A Lone Star Gem with Plenty of Local Color

When a contemporary artist with a penchant for old-world charm teams up with a designer known for putting a fresh twist on tradition, the end result is an instant classic.

Text: Eleanor Lynn Nesmith
Photos: Photography by Michael Hunter

Six years ago, Erin and William Tice relocated from New York City to Austin, Texas, and settled into a charming bungalow in a desirable neighborhood. They had no intention of moving anytime soon. “But two baby boys and two dogs later, we definitely needed more space,” says Erin Tice. When a historic 1940s central hall Colonial located three blocks away became available, they jumped at the opportunity and brought in local designer Kristen Nix and builder Carlie Bailey. “The house was structurally sound, and it had good bones and all the right ingredients,” says Nix.

From the outset, it was a true collaboration with everyone in agreement the renovation should focus on vivid cosmetic changes and better use of existing spaces. “I loved the fact that we could have proper living and dining rooms, while opening up the kitchen and den for a generous casual family space,” says Tice. The ambitious nine-month renovation transformed dated interiors into a showstopper that perfectly balances the designer’s modern sensibilities and clean lines with the homeowner’s traditional tastes and love of collections.

Living Room Before and After

To make a memorable first impression, Nix came up with a blue-and-cream checkerboard pattern for the central hall foyer floor. “Some clients might be afraid of a painted floor in a high-traffic area, but Erin and Bill weren’t worried about wear and tear and embraced the idea creating a patina,” she says. Large framed cased openings establish a gracious interchange between the foyer and sunny formal rooms along the front of the house. Music and art inspired the layout of the living room, starting with a baby grand piano anchoring one corner.

Tice worked in public relations before her children were born, but in 2018, she started painting full-time. “For the living room, I decided to commission myself,” she says. While she admits she is her own toughest critic, her 48×72-inch abstract painting above the sofa is undeniably the focal point of the gracious room. Furnishings and fabrics restored original architectural details, and a muted Aubusson layered atop a jute rug intermingle freely, regardless of age and style.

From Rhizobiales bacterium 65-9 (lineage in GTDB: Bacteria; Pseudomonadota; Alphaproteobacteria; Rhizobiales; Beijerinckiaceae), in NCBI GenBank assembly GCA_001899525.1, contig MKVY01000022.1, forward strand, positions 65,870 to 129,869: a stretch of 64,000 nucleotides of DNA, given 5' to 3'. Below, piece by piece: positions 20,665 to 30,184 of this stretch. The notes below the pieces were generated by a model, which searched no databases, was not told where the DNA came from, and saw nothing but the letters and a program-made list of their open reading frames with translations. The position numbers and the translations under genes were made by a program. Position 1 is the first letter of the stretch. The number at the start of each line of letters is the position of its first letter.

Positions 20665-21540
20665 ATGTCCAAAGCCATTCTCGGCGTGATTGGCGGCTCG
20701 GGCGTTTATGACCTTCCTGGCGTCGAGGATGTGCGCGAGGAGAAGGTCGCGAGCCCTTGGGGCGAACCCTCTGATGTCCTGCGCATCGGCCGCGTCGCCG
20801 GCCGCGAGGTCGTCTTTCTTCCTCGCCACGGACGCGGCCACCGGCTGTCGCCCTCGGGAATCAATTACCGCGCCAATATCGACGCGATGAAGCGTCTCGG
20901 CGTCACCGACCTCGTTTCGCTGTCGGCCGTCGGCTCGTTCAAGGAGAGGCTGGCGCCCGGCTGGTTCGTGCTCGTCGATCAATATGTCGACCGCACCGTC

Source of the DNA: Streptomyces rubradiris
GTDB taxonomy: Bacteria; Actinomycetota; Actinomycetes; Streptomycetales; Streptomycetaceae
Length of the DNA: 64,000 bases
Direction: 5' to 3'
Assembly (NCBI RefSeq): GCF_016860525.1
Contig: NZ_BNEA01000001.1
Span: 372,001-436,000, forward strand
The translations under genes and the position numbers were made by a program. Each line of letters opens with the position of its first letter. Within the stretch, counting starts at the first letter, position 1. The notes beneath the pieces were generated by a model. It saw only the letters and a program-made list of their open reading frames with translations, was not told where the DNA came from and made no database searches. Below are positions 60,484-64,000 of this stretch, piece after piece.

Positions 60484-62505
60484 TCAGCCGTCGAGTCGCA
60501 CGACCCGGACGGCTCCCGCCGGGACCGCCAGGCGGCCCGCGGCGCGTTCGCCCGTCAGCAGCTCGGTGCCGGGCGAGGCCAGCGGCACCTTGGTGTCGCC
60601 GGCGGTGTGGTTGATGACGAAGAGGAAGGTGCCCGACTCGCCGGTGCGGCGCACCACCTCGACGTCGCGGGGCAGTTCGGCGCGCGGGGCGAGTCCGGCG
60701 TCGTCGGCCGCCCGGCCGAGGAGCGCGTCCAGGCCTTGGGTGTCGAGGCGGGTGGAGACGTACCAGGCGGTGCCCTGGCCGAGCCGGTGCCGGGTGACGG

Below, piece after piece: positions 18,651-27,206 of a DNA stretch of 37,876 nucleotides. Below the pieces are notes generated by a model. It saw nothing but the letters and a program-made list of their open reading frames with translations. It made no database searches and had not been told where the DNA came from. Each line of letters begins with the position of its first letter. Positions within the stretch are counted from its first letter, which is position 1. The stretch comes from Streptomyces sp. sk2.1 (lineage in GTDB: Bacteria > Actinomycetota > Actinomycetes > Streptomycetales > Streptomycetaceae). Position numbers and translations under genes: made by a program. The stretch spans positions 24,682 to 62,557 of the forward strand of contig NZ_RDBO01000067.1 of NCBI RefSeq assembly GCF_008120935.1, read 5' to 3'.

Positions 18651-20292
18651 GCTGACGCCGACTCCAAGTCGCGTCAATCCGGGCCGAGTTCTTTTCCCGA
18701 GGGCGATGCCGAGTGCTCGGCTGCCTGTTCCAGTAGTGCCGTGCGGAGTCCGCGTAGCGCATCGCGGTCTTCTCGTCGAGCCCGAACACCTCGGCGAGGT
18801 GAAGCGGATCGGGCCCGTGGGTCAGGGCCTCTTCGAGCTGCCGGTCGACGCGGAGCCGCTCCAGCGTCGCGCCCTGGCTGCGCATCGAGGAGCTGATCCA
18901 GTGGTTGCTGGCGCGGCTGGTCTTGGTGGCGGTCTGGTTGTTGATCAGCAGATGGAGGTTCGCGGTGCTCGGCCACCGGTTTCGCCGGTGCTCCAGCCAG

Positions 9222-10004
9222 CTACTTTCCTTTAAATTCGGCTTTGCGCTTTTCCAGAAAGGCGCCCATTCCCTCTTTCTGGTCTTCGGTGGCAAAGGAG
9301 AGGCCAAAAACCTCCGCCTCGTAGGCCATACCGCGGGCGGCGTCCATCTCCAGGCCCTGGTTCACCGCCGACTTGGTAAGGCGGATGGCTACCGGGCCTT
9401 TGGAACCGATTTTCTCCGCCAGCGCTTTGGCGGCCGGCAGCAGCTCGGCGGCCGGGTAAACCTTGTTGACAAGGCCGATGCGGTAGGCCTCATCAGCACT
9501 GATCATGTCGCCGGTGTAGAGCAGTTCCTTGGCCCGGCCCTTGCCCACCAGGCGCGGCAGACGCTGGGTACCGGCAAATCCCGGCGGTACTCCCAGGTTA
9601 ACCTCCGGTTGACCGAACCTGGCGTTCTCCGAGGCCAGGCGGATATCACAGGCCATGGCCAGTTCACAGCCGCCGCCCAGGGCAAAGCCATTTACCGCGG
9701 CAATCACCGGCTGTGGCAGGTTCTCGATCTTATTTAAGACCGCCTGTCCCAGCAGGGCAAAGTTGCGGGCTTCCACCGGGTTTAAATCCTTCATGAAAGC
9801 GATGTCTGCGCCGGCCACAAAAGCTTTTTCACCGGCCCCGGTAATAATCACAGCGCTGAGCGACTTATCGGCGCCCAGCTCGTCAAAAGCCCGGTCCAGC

The dining room is another collaborative tour de force. “Erin loves to cook and entertain more formally,” says Nix. “The dining room is colorful, feminine, and Southern. It’s her domain.” A sage green lacquered wallpaper on the ceiling complements the sumptuous floral landscape wallpaper mural on the room’s long wall. An abstract painting by Catherine Booker Jones above the fireplace introduces a delightful, unexpected modern touch.

Dining Room Before and After

As design trends evolve and the way families live change, a home with solid architecture and classic details evolves and can become even better with age. Fittingly, a partial wall (actually added at some point) came down to create an open-concept family room and kitchen. Blue-gray grass cloth wraps the walls and ceiling, while heavy molding, trim, and the island are painted a unifying blue.

Design themes continue as the gracious stairway rises up, and natural light dances across the landing. The sumptuous master suite also echoes the essence of Tice’s aesthetic. “She definitely has a vision,” says Nix. “I just make it come to life.” She carried it out by confidently drawing upon an old-school pattern-on-pattern effect, outfitting the space in a Quadrille Arbre De Matisse print. “My husband did question why we needed a canopy bed,” says Tice. “I told him because I’ve wanted one since I was a little girl, and the room is large enough to handle it.” Simple white linens and a pair of white upholstered armchairs let the drama of the canopy bed and walls take center stage.

Through the process, Nix, Bailey, and Tice forged a professional bond, as well as a true friendship. “I guess you could call us the girl dream team,” says Nix. It was obviously a winning formula, and at the end of the day, the renovated home stands as a testament to the trio’s diverse talents and the art of collaborating.

Powder Room Before and After